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"Historical Dictionary of the Gilded Age" by T. Adams Upchurch
Historical Dictionaries of U.S. Historical Eras, No. 13
Scarecrow Press | 2009 | ISBN: 0810858299 | 317 pages | PDF | 6 Mb

This series on Historical Dictionaries of U.S. Historical Eras is filling in the blanks, and as noted above, the Gilded Age was an important but often overlooked period.

This dictionary contains articles chosen for their comparative significance to the broad panorama of American history during the Gilded Age. Many important people, issues, and events have been excluded in the interest of brevity. Choices of what to include were subjective, so exclusion does not necessarily indicate insignifi cance. In some cases, collective entries proved more useful than individualized ones. For instance, the entries “Literature,” “Periodicals,” and “The Press” cover most of the major authors, editors, literary movements, books, and infl uential publications of the Gilded Age much more succinctly than several dozen individual entries could.

The Gilded Age, which lasted for several decades at the end of the 19th century, has left less of an impression than the previous period of Civil War and Reconstruction or the one that followed, known as the Progressive Era. Nevertheless, it was an important time of transition, with positive as well as negative aspects, even if the latter often appeared predominant. Of course, with a tag like “gilded,” there is a tendency to look at the era’s more opprobrious features such as, in the economy, the rise of so-called Robber Barons, the growing gap between rich and poor, and the wretched conditions in which many lived and worked; in politics, the election of mostly forgettable presidents, unbridled rivalry between the parties, unexciting issues such as tariffs and free silver, and rampant corruption; in society, discrimination against African Americans, Native Americans, Chinese, Eastern European immigrants, and women; and in foreign policy, the emergence of jingoism and empire building. Tentatively if not always very visibly, reformers began to address many of these problems before the end of the era.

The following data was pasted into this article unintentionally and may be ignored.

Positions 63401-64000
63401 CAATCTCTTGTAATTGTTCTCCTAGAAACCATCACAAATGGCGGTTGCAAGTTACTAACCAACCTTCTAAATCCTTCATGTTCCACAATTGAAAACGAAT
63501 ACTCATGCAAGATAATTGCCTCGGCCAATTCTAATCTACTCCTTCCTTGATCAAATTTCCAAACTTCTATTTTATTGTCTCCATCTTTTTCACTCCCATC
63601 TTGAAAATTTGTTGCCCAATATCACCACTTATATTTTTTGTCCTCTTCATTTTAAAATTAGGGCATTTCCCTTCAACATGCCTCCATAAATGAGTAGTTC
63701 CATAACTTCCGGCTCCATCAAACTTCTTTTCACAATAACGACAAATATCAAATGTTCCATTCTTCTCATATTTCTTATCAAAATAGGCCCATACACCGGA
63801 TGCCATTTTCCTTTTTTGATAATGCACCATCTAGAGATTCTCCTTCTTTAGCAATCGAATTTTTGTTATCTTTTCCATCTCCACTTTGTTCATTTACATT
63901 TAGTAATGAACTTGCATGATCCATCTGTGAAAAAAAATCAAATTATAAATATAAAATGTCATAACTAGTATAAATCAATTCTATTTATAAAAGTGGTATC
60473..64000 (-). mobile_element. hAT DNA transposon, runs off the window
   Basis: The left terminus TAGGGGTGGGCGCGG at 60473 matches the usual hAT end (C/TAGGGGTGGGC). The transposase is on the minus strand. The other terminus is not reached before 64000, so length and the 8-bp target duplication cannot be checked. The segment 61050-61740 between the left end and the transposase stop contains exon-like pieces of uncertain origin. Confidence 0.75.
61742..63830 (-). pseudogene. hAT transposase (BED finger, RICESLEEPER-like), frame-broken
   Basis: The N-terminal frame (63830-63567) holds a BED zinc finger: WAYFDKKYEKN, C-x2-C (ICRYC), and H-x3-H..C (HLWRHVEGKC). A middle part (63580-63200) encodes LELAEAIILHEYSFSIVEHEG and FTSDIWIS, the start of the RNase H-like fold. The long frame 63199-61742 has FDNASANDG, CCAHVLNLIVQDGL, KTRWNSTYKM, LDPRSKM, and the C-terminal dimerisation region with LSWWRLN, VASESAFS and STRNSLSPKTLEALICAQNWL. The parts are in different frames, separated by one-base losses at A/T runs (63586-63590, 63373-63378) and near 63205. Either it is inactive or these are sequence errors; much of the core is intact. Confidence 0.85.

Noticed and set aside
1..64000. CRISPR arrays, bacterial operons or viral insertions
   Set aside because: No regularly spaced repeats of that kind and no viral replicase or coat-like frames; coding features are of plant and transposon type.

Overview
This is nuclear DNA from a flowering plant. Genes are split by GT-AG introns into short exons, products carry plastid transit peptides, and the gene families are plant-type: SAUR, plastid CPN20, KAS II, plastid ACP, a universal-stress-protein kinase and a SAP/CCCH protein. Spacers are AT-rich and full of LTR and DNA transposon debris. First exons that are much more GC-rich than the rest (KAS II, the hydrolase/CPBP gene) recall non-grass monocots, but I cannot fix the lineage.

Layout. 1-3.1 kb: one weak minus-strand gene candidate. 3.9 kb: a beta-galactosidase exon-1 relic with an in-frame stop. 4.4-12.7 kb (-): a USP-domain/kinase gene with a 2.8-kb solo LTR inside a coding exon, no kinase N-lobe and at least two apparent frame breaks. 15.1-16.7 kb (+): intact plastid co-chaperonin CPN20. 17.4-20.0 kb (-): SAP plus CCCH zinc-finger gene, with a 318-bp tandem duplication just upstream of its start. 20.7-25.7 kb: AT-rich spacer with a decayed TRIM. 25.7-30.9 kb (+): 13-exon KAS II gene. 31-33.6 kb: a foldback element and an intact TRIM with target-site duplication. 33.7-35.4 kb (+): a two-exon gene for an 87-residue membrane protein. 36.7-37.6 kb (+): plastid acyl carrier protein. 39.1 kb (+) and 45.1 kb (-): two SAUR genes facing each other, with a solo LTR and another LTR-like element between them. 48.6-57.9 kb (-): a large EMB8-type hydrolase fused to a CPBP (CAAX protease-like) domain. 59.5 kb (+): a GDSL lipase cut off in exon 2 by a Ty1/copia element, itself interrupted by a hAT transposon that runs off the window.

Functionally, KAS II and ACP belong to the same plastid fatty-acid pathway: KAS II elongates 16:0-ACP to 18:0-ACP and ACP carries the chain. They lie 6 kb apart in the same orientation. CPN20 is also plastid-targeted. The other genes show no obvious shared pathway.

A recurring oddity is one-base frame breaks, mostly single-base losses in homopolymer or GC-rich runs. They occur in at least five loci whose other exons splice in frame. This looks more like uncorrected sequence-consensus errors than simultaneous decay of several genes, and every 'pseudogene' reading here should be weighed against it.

This was also the period when the United States really expanded across the continent, fi lling in many of the hitherto empty spaces with a rapidly growing population, tied together with markedly improved transportation and communications networks, and when mass industrialization began, transforming not only the economy but everybody’s lifestyle.

As a period of transition with many countervailing good and bad features, it is not easy to get a fi x on the Gilded Age, and indeed even historians are gradually revising the earlier opinions. Therefore, another look is certainly worthwhile, and an encyclopedia like this is not a bad place to begin since it contains entries on good and bad aspects of the era alike; on notable leaders of every stripe and in many fields; on political parties, trade unions, and social movements; on major events and lesser ones that give a feeling for the times; on literature and the arts; and on changing lifestyles and popular culture.
The chronology traces the trajectory from 1869 to 1899 and shows how surprisingly eventful the period was. The introduction, a particularly important section, ties things together and provides a broader perspective through which to view the entries. Admittedly, only so much can be said in this Historical Dictionary of the Gilded Age, and readers who want to know more will have to consult the bibliography.

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